‘I first discovered my epic work of poetry in my mother’s loft,’ explains middle-aged mother of two, Angela Walters.
‘I was busy getting rid of my old crap from my mum’s house. She’s been on about it for ages. I did explain to her that my stuff was collectable and quite valuable but she wasn’t buying it and since no one else was either, I agreed to sort it out. Anyway, there I was raking through my old records and school books and stuff when it peeked out under the February 1987 edition of NME: a tattered piece of paper with my writing on it. It was a poem. I read it there and then, and when I’d finished I just went numb.’
Angela, from Peckham, South London went on to tell us that her poem entitled “Wish You Were Here” had been written, (according to the date on it), back in 1986. At the time Angela would have been a teenager and still at school.
‘It was absolutely beautiful but really sad at the same time,’ she told us, ‘My favourite bit of it was:
We’re just two lost souls
Swimming in a fishbowl
Year after year.
‘I was so pleased with the piece, but actually not that surprised. You see, as a teenager, I was quite profound and also, I did write a lot of poetry. So, it made sense that one day I’d come up with something half-decent.’
‘What did you do after you’d discovered your poem?’ asked our intrepid reporter Richard Wright.
‘Well, after I’d managed to get back down the ladder, I rushed to the kitchen to show my mum. She looked at it for a bit, then told me she really liked it. Next, something quite weird happened: She began singing it! It was like she’d already come up with a tune to go with my lyrics. Quite incredible. I remember thinking at the time that maybe that’s where I got my musical talent from. Mum suggested I try and get it published after I’d cleared up all my old crap in the loft.
Angela went on to tell us how she approached a number of agents about getting her writing published. ‘That’s when it started going wrong,’ she said. ‘Most of the agents didn’t get back to me but finally, after a couple of months, I got two responses.
I was so excited but then, when I read them, I was immediately disappointed. One just said, “Is this some kind of joke?” I didn’t know what they meant. And the second, well that just talked about legal action and copyright laws and stuff. By then of course I was totally confused.’
The South London Tribute found out from Angela that it was actually several weeks before she learnt the dreadful truth about the poem.
‘I read it aloud to my mates who told me they thought they’d heard it before somewhere. That kind of ruled out me coming up with it. I mean, bloody hell, it had been in the loft for 20 years. Plus, one of my friends reckoned his brother had the song on an old LP.’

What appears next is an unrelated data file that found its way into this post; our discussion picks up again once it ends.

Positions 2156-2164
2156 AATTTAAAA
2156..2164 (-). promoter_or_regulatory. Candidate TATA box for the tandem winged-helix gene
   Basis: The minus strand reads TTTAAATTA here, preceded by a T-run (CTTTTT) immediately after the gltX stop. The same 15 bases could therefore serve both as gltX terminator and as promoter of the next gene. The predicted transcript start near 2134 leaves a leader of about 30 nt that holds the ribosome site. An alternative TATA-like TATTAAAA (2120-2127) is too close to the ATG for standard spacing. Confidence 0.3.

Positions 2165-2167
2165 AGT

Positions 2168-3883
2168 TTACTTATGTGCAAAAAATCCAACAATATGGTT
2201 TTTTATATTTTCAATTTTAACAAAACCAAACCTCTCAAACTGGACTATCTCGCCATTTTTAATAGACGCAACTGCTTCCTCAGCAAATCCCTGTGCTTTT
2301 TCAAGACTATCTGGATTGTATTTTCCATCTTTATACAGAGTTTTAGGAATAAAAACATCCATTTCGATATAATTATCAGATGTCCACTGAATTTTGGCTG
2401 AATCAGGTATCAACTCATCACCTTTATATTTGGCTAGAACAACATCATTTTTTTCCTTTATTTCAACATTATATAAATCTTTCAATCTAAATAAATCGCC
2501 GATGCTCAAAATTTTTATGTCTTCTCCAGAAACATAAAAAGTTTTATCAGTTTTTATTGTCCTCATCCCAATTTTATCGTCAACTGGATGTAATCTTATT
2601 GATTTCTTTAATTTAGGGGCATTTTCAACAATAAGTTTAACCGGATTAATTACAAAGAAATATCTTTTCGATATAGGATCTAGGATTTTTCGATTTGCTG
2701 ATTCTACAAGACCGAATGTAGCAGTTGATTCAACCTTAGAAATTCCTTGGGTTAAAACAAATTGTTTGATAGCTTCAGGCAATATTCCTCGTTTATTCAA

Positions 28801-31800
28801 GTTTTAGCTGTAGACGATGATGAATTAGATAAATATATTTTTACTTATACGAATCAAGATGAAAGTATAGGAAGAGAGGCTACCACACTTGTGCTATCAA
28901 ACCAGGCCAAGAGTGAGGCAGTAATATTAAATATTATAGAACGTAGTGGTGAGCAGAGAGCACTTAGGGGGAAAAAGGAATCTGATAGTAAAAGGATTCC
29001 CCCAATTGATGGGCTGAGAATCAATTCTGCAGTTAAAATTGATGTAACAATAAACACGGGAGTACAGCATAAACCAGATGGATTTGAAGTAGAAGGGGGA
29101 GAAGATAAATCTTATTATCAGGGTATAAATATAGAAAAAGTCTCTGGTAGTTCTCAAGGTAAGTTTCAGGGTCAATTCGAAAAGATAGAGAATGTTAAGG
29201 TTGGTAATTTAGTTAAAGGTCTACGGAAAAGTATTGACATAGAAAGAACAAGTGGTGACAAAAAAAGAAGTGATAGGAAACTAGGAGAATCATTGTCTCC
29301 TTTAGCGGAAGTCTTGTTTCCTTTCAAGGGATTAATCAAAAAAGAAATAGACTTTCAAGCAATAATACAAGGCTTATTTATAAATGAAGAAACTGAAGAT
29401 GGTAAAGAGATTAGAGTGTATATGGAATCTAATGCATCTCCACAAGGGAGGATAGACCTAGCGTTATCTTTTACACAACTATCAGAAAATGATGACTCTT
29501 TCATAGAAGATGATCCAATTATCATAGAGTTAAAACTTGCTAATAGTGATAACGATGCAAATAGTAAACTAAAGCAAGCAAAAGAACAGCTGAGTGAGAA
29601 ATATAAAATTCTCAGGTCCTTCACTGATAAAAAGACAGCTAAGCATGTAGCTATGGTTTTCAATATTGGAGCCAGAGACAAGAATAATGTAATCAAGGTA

But the real heartbreak came a few days later when Angela heard her song on the radio.
‘I couldn’t believe it, they were playing my song, well the song that wasn’t actually mine. That’s when it really hit home. I went straight round my mum’s house. I had to ask her. I said, “Jesus, Mother, have you never heard of Pink Floyd? I mean that was your bloody generation.”
‘Then it all fell into place and I remembered everything: That bored afternoon at school. Sitting beside Denise Preston. She had a copy of Smash Hits on her desk, next to her scientific calculator. She wouldn’t let me borrow it, even after I’d bought her a Wham bar from the tuck shop at playtime. I just wanted the back page – you see it had some lyrics of a song I really liked on it. Well, you can guess which one. In the end, I just copied the words out onto a ripped-out page from my maths book, which explains the squares.
‘Thinking about it now,’ Angela admitted, ‘it did seem a bit weird how Mum managed to remember all the words to a poem I’d written two decades ago, and then sing them back to me, Christ, she even hummed a little instrumental bit at the beginning,’ Angela told us tearfully.
When asked if she was disappointed at not have written one of the greatest songs of the ’70s, Angela replied: ‘Yes, at first I must admit I was really upset and quite embarrassed. But not anymore. You see when I went back to tidy my pile of crap in the loft, I found another old poem I’d written. It’s quite a weird one actually, but I really like it. It’s about this guy in space talking to this other guy at Ground Control. I think I’m on to a winner with this one.’
So good luck from all of us at The South London Tribute. We look forward to seeing your poem, ‘Lost, Spaceship Man’ in print in the not-too-distant future.
Melissa Vardy is a working-class mother from the depths of Peckham, South London. She is also an out and proud dyslexic bi-sexual whose work has been published on The Deserter website, the Frazzled website and in The Haven. She blogs at the-sarcastic-mother.co.uk/